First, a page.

A gingival abscess occurs when a foreign body such as toothbrush bristle or food is trapped in the space between the tooth and the gum near the coronal part of the gingiva (gingival margin). It doesn’t affect the tooth or the tissue that support the tooth (the periodontal ligament).
Periodontal Abscess Causes
In healthy gums, the depth of the space between the gum and the tooth is 1-3 millimeters. This space is known as the gingival sulcus. With gum disease, the gum becomes inflamed and the gingival sulcus becomes more than 4 millimeters in depth because of the destruction of the tissues that support the tooth (alveolar bone and periodontal ligament), causing the formation of a periodontal pocket. This pocket is very hard to clean and can become an infected space easily, leading to the formation of a periodontal abscess.
Pericoronal Abscess Causes
A pericoronal abscess occurs as a result of pericoronitis, an inflammation of the gum tissue covering a partially erupted or impacted tooth. It is usually associated with partially erupted or impacted lower third molars (wisdom teeth).
Combined Endo-Perio Lesion
The combined endo-perio lesion occurs when the bacterial infection originated from the tooth spreads to the surrounding tissues. When bacteria enter the pulp through dental caries or crack in the tooth, it will lead to the formation of periapical abscess at the root tip. This abscess may spread to the gum through the periodontal ligament.
Gum abscess occurs as a result of bacterial infection. There are several factors that may increase the risk of a gum abscess, include:
- Poor oral hygiene: if you don’t brush and floss your teeth regularly, this can lead to plaque buildup and increases the risk of gum disease and gum abscess.
- Smoking: tobacco smoking increases the risk of periodontal disease and periodontal abscess.
- Teeth clenching: grinding or clenching your teeth puts excessive pressure on the tooth-supporting tissues, leading to the destruction of the periodontal ligament.
- Consumption of sugary foods and drinks: poor oral hygiene, excessive consumption of sugary foods and drinks, and broken tooth fillings increase the risk of dental caries. Untreated dental caries can spread to the dental pulp, leading to the formation of periapical abscess which can spread to the surrounding tissues.
- Poor nutrition: a diet low in important nutrients can worsen the condition of your gum. Also, it compromises your body’s immune system which makes it harder for your body to fight infection.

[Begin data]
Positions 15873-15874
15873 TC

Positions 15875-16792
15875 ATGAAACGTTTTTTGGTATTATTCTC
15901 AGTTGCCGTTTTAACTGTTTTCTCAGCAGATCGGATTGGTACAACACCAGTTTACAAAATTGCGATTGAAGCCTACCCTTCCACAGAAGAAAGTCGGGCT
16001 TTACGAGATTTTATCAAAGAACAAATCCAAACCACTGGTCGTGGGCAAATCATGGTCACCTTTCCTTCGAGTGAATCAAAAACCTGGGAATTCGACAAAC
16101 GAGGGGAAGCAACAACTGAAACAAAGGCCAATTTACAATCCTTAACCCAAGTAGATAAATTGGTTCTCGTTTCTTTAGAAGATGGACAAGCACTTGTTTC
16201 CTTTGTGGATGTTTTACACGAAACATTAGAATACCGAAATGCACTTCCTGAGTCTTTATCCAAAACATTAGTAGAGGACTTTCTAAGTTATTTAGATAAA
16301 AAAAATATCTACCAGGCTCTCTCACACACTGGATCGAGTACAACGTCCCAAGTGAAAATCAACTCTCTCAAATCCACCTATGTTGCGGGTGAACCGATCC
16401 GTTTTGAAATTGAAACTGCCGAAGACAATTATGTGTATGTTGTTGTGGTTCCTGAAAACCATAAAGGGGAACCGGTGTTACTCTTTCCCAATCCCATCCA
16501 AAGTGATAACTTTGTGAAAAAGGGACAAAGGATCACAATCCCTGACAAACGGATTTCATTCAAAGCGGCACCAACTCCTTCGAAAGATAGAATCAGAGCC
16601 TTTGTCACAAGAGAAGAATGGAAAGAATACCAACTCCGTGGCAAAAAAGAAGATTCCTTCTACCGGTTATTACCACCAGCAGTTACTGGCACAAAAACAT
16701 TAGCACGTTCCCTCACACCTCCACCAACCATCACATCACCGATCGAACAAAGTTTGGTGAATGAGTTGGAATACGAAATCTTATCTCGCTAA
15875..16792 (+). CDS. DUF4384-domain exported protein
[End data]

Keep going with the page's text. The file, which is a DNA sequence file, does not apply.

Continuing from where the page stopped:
- Medications: some medications such as hypertension medication and antidepressants can affect your gums.
- Medical conditions: some medical conditions such as diabetes mellitus, cardiovascular disease, and rheumatoid arthritis may worsen the condition of the gum.
Diagnosis of Gum Abscess
If you have persistent pain, bad taste in your mouth, or swollen gum, visit your dentist as soon as possible and don’t ignore these signs and symptoms. Your dentist will examine the affected area and take an x-ray.
- Palpation test: your dentist will use one hand to identify the location of abscess which may tender to palpation.
- Percussion test: your dentist will use an instrument such as a mirror handle to tap on teeth to identify the affected tooth. A tooth with a periapical abscess will be sensitive to vertical percussion (with the long axis of the tooth). A tooth with a periodontal abscess will be more sensitive to horizontal percussion (perpendicular to the long axis of the tooth).
- Sensitivity test: this test is performed to determine whether the tooth is vital or not. The periapical abscess is usually associated with a non-vital tooth while the periodontal abscess is usually associated with a vital tooth.
- X-ray: your dentist will use X-ray to check for periodontal disease (periodontitis) or infection at the root tip (periapical abscess).
- CT scan: if the infection has spread to other parts of the body, your dentist may order a CT scan.
Treatment of Gum Abscess
Visit your dentist as soon as possible because gum abscess won’t heal on its own and untreated abscess can spread to other parts of the body such as the neck, causing serious, even life-threatening complications. Treatment of gum abscess include:
- Abscess drainage: your dentist may make a small cut (incision) in the gum to drain a large gum abscess. Then, he/she will use saline (salt water) to clean the area. This is a temporary solution to speed the healing process, relieve the pain, and prevent complications, and further treatment will be needed.